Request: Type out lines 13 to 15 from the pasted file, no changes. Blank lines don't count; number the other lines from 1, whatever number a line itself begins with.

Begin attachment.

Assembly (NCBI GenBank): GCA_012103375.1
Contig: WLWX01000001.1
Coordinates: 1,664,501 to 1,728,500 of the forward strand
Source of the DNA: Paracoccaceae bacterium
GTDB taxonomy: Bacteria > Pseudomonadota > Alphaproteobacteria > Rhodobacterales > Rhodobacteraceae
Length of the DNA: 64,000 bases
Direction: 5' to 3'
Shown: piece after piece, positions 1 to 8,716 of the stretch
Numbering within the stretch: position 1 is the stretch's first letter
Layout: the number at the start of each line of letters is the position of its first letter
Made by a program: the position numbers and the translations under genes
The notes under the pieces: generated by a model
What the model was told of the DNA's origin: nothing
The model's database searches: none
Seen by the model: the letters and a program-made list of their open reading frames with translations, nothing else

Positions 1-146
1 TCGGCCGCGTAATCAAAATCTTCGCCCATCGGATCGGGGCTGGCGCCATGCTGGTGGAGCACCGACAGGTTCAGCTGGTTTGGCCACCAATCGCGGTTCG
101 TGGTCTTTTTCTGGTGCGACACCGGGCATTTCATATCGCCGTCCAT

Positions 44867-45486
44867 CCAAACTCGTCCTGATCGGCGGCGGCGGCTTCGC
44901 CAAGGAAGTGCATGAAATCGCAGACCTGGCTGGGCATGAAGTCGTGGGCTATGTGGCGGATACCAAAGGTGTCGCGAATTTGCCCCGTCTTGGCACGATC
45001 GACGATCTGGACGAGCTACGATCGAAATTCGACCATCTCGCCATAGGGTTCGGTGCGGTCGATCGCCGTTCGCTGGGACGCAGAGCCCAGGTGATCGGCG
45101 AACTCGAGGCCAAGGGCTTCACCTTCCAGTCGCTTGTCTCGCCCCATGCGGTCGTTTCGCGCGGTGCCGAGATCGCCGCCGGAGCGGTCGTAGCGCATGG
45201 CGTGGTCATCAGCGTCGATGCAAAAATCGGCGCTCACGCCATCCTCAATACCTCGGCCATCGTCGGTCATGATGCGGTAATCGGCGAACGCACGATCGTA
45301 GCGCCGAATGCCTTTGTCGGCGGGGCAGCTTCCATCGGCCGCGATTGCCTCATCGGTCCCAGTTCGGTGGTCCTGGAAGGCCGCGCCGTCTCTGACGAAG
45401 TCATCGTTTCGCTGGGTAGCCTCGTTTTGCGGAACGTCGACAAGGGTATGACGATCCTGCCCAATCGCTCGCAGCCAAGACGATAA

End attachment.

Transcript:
What the model was told of the DNA's origin: nothing
The model's database searches: none
Seen by the model: the letters and a program-made list of their open reading frames with translations, nothing else